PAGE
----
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UNESCO HIV and Health Education Clearinghouse

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  1. Behind the numbers: ending school violence and bullying

    School-related violence in all its forms, including bullying, is an infringement of children’s and adolescents’ rights to education and health and well-being.

  2. Women living with HIV speak out against violence: A collection of essays and reflections of women living with and affected by HIV

    Violence against women and girls is an unacceptable violation of basic human rights. It also is so widespread that ending it must be a global public health priority. An estimated one in three women is beaten, coerced into sex or otherwise abused by an intimate partner during her lifetime. Intimate partner violence has been shown to increase the risk of HIV infection by around 50%, and violence (and the fear of violence) deters women and girls from seeking services for HIV prevention, treatment, care and support.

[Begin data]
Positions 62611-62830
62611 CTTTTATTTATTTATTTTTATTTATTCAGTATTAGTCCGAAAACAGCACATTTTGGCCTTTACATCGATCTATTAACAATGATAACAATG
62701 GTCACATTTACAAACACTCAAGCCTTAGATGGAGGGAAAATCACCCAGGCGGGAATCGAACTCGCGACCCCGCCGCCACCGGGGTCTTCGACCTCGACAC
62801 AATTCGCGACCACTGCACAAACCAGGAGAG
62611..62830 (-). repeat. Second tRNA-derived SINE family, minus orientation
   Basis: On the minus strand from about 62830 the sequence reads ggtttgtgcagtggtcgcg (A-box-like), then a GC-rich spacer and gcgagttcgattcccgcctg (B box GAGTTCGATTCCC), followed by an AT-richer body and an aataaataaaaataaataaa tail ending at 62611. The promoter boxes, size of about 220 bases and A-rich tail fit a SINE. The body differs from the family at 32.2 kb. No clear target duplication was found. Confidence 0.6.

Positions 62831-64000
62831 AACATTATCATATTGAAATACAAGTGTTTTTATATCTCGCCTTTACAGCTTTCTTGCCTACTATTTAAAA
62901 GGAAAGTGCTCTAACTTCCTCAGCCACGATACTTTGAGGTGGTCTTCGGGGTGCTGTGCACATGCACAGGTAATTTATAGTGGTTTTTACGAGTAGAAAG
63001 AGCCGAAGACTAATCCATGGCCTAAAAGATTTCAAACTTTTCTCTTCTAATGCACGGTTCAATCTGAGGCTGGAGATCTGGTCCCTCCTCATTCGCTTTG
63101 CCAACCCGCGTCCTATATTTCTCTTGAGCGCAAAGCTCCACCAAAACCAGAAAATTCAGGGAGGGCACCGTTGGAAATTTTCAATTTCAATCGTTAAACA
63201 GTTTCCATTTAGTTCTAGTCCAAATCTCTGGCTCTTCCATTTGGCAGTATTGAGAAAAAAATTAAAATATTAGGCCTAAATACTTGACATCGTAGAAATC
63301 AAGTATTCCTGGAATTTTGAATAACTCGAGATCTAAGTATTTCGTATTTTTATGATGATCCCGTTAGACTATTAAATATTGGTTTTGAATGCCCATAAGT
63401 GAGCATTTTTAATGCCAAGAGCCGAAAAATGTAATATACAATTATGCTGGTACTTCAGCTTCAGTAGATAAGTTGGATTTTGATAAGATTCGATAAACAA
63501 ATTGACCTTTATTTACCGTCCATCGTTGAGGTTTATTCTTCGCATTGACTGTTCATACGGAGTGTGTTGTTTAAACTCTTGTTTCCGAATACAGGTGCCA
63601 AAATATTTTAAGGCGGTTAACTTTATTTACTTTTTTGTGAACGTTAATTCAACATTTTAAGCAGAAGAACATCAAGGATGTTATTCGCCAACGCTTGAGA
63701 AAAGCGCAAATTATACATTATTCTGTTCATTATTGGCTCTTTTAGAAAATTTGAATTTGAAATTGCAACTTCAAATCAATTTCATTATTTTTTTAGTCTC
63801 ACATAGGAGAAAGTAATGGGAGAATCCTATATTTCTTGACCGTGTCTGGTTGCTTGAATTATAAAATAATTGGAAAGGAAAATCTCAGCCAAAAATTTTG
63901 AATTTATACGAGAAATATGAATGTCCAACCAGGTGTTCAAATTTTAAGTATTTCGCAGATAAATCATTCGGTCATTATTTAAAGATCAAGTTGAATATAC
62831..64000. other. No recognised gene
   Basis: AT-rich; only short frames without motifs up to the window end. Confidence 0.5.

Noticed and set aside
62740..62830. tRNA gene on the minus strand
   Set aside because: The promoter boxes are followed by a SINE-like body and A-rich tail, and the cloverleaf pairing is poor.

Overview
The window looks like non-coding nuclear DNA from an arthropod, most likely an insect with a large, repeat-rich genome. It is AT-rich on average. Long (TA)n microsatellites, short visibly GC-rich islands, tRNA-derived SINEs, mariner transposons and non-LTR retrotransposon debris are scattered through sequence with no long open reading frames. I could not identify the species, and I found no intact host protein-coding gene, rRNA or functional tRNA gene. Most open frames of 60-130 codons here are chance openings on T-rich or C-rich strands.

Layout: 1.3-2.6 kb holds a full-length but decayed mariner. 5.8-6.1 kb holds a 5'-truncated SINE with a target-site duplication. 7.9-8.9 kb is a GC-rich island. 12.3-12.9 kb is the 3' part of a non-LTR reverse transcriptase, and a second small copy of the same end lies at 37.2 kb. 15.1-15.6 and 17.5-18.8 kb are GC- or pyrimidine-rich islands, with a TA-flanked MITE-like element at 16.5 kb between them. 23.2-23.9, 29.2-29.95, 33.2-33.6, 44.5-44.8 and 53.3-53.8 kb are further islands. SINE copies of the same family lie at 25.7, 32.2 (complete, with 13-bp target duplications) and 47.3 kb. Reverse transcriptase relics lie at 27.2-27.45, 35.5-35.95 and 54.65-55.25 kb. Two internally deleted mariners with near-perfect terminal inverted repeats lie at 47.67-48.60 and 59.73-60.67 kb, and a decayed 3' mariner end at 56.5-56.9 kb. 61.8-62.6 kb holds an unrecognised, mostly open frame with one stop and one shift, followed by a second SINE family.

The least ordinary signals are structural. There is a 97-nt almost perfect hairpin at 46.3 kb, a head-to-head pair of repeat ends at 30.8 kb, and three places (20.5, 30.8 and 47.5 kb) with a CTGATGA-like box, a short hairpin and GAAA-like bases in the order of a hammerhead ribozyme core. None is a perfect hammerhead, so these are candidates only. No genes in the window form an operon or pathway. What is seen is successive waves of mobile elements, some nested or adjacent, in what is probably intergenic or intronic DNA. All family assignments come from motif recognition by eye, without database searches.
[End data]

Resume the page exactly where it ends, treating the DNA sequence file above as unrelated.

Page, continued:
3. Reproductive rights, advocacy and changing the law

    This issue of journal is about reproductive rights, advocacy and changing the law. Papers on abortion cover the role of political parties and political process in changing the law, the role of feminists and doctors in efforts to get hospitals in the context of restrictive law, and efforts to get nurses and other health workers to confront their own prejudices against abortion in order to make service provision women-centred. Two papers delve into the meaning of reproductive health and rights and the role of advocacy in implementing changes in reproductive health law, policies and services.

  4. Questions of intimacy: rethinking population education

    The book examines key areas in population field in relation to education. Sexuality, reproductive rights and health, violence, fertility, ageing, gender relations and AIDS education are some of the themes explored in the book.

  5. HIV and conflict: a double emergency. "Without war, we could fight AIDS"

    In the decade ahead, HIV/AIDS is expected to kill ten times more people than conflict. In conflict situations, children and young people are most at risk from both HIV/AIDS infection and violence. In this report, Save the Children calls on governments, donors and humanitarian agencies to uphold children's rights and to channel resources into preventing what for many young people is already a double emergency.

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